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UK project helps Jerash women sell dairy products on national market

By JT - Aug 29,2017 - Last updated at Aug 29,2017

British Deputy Ambassador Laura Dauban visits Al Mazraa Dairy in Amman on Tuesday (Photo courtesy of British embassy)

AMMAN — Jerashi women have been able to sell their dairy produce on the national market “for the first time” since the launch of a UK-funded project run by the Arab Women’s Enterprise Fund (AWEF), an embassy statement said on Tuesday.

British Deputy Ambassador Laura Dauban on Tuesday visited Al Mazraa Dairy in Amman to check on the results of the project.

AWEF, which is funded by the UK’s Department for International Development, is providing business skills training to more than 70 female dairy processors and livestock owners in the Jerash area, according to the statement. 

They also facilitated negotiations between the women and Al Mazraa, focusing on the business opportunity of selling locally sourced, high quality products on a national scale. As a result, the women sold jameed (dried, salted yoghurt used in making mansaf, Jordan’s national dish) and labneh (thick yoghurt) worth almost JD 14,000 during this year’s dairy season, according to the statement.

During her tour of Al Mazraa, Dauban was briefed on how the dairy produce, often made at home by the women taking part in the project, is treated and packaged for sale, and discussed with several of the women how they have become more economically independent as a result of the project.

“Having tasted some of the products made by this inspiring group of women, I can see why this project has been such a success. The delicious jameed, labneh and other products they have made, in their homes and in small cooperatives, is now available across Jordan, from supermarkets to five-star hotels,” she was quoted in the statement as saying.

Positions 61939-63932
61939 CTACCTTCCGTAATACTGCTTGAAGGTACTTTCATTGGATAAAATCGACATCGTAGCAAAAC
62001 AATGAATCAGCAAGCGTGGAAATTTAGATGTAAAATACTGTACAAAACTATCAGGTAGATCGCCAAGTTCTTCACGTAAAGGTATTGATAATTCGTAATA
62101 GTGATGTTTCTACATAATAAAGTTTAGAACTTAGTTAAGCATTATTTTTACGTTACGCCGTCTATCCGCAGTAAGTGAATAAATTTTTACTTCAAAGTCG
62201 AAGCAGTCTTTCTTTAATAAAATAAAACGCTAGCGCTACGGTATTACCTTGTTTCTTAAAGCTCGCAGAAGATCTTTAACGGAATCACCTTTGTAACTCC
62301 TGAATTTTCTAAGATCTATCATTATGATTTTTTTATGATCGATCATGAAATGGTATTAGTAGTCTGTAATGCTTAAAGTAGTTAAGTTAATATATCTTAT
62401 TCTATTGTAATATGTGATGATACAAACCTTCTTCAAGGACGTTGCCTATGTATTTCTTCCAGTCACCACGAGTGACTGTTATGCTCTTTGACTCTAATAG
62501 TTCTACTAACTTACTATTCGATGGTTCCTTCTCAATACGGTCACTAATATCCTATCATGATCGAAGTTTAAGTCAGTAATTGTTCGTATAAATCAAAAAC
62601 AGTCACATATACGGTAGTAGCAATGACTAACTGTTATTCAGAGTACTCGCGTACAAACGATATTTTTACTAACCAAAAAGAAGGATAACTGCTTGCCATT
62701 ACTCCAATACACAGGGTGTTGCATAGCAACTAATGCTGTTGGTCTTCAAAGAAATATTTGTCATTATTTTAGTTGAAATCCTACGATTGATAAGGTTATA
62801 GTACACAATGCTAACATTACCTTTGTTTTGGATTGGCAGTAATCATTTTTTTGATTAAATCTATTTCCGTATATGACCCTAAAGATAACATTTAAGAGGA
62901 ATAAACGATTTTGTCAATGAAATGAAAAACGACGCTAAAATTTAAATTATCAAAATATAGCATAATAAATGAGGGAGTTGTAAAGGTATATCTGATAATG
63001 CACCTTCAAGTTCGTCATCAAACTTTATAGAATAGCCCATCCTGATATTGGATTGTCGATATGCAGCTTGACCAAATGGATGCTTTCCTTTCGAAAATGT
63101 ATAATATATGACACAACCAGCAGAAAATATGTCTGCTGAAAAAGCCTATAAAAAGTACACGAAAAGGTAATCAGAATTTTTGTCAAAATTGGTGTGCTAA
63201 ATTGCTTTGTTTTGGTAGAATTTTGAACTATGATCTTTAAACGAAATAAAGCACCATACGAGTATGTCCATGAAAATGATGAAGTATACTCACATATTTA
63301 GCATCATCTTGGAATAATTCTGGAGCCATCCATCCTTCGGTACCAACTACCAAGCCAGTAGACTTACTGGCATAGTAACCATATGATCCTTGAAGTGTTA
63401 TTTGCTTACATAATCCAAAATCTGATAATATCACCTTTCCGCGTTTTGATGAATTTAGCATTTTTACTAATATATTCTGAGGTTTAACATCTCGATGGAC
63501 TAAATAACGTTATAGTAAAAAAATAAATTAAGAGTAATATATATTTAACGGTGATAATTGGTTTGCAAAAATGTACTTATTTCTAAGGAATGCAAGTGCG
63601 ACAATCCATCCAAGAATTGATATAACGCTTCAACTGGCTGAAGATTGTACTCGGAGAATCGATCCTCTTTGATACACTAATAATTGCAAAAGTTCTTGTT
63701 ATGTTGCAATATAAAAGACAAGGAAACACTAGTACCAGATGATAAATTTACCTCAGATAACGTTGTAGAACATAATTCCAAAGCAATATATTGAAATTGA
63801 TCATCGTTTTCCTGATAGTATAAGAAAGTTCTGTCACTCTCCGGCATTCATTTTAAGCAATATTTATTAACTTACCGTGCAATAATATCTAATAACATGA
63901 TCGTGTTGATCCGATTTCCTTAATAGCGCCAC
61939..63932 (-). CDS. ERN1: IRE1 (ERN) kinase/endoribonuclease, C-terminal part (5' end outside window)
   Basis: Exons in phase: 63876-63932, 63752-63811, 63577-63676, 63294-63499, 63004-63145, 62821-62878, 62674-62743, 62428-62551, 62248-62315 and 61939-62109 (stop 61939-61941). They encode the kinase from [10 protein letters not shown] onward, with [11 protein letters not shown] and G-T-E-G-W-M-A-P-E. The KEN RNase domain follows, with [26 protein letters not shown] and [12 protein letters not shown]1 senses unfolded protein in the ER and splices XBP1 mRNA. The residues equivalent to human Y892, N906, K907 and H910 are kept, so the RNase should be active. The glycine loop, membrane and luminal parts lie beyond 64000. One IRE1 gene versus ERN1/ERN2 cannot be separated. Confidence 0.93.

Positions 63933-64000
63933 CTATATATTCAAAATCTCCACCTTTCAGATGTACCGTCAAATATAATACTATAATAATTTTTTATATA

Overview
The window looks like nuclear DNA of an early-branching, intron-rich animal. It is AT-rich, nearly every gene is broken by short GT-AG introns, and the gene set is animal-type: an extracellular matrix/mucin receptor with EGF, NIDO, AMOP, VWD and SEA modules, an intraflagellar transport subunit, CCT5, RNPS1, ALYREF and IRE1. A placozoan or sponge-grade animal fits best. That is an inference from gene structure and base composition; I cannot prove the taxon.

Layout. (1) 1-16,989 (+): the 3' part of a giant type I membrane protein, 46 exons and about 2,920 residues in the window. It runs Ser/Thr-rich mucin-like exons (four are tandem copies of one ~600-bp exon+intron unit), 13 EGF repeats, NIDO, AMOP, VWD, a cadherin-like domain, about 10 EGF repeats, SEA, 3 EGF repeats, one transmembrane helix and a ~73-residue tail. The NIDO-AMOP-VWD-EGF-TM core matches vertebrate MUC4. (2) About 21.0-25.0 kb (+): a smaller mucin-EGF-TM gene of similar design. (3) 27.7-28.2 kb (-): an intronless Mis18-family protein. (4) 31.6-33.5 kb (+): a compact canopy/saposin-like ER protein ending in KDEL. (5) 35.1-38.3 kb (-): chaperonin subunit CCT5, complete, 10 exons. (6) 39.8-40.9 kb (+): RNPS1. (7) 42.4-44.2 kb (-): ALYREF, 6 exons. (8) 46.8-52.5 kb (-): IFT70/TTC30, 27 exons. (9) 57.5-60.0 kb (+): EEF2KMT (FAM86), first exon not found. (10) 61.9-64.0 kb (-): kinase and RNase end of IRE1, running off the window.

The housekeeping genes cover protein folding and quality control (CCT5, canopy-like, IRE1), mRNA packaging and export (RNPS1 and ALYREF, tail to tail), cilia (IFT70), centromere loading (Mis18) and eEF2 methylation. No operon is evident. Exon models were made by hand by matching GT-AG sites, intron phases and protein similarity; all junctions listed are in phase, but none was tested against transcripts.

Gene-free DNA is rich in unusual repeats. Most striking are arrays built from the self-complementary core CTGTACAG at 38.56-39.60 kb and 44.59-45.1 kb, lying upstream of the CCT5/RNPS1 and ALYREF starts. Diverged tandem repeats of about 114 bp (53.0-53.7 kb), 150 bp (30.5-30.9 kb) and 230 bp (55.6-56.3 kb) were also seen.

“I am looking forward to seeing similar projects spring up across the country in the future, and to seeing more locally sourced produce in the shops for all of us to enjoy,” she added. 

The statement quoted some of the women who have benefitted from the project as saying: “Being given the opportunity to access the local market has increased our productivity and enabled us to provide for our households and our children.”

Following the success of this pilot project, AWEF is now planning an expansion with financial support from the British government, which would reach 2,000 more women in local communities, the statement said. 


“This pilot was a successful but challenging intervention. The challenges we faced during the pilot phase made AWEF certain that this partnership needs to be pursued. We hope to expand the project to include wider range of products and a larger number of beneficiaries,” Country Director Reham Gharbiyeh said in the statement.

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